A question we often get in workshops is: ‘What do we do when life happens?’ In other words what must we do when we have unexpected expenses?

The answer: Expect them.

We don’t mean to sound negative but drama happens. You may have reversed into your neighbour’s gate and you now need to come up with the excess for your insurance or you forgot to pay your electricity bill 2 months ago and your kids are freaking out because of the dark. These problems need to be resolved, and now!

 

Lesson 1 – Dig the well before you need the water

In order to protect you from life’s unexpected little knocks we recommend you need to have an emergency savings goal of at least 50% of your net household income (after tax). So, if you are earning R20, 000 after tax as a household that means you should aim to save R10, 000 as quickly as you can to ensure your family has a financial shock absorber.

By the way, buying the latest PlayStation is not an emergency. Feeling like you really need to get away for the weekend is not an emergency. Make sure you understand that this is a defensive financial strategy to protect you and your family.

This may seem like a small savings goal in comparison to what one would expect to be striving for, but be warned, if you fail to take this action you will find yourself digging into your investments or alternatively worsening your short-term debt situation.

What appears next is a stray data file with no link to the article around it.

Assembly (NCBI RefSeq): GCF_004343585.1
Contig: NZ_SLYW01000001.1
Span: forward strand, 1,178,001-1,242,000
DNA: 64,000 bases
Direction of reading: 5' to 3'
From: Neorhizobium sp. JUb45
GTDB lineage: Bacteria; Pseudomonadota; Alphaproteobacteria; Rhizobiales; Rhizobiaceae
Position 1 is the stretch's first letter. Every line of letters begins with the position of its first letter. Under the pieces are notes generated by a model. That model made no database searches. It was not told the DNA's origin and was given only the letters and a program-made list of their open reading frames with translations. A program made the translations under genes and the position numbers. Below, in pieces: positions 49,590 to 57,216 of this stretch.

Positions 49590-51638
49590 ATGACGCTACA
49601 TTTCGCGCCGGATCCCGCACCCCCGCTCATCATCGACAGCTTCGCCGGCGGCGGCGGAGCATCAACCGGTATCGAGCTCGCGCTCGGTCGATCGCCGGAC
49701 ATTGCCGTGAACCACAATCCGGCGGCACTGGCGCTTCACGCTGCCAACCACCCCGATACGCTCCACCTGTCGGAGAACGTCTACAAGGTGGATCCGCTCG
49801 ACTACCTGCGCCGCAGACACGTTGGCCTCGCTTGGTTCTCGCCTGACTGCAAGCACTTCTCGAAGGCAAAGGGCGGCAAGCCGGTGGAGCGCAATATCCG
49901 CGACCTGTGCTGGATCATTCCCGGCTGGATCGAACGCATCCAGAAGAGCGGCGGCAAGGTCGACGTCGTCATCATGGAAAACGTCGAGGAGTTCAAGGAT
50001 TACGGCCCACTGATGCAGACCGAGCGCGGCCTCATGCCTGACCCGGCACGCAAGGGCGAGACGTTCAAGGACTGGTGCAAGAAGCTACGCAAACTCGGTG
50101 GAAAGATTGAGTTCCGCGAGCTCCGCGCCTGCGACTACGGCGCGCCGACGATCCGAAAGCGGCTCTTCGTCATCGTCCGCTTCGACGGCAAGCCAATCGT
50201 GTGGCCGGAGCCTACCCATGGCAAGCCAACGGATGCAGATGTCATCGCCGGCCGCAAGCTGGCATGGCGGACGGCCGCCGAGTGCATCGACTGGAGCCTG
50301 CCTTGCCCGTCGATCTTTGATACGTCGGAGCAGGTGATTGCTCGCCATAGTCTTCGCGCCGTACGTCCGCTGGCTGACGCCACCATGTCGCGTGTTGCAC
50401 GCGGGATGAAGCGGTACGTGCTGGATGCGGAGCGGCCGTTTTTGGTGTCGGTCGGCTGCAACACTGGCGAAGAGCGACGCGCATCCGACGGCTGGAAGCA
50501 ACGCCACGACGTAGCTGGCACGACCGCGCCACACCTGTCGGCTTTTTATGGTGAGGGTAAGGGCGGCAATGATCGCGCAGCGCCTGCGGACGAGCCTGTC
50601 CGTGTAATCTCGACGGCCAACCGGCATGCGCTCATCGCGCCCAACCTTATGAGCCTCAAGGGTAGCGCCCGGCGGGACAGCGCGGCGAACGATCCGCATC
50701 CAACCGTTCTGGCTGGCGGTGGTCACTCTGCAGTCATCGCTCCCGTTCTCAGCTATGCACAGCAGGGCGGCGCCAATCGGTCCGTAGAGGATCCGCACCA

Lesson 2 – Replenish quickly after an emergency spend

I’ll never forget a smart couple who attended one of our couples’ workshops. They learnt first-hand how exposed (at risk) they were because they had no backup plan in place whilst trying to pay off their debts.

They had committed to a debt repayment plan that would take them 26 months to achieve and were about half way when the husband’s car broke down and had to be repaired or he would lose his job. He is a field technician who uses his car for work. The long and short of it is that this couple had to take on another loan which pretty much put them back financially to where they were a year ago and nearly crushed their hopes of ever becoming debt free.

Today, if they have to dip into their ‘rainy day’ fund they will cut out some of their non – essential expenses if they have to, to make sure they can aggressively put this savings mechanism back in place. This means they may take pre-packed lunch as well cancelling their DSTV subscription if necessary. On top of this, they make it a priority to sit down with their kids and explain this happened because they overspent and have to now work as a team to secure the families financial position.

Author: Gary Kayle, Money Coach, The Money School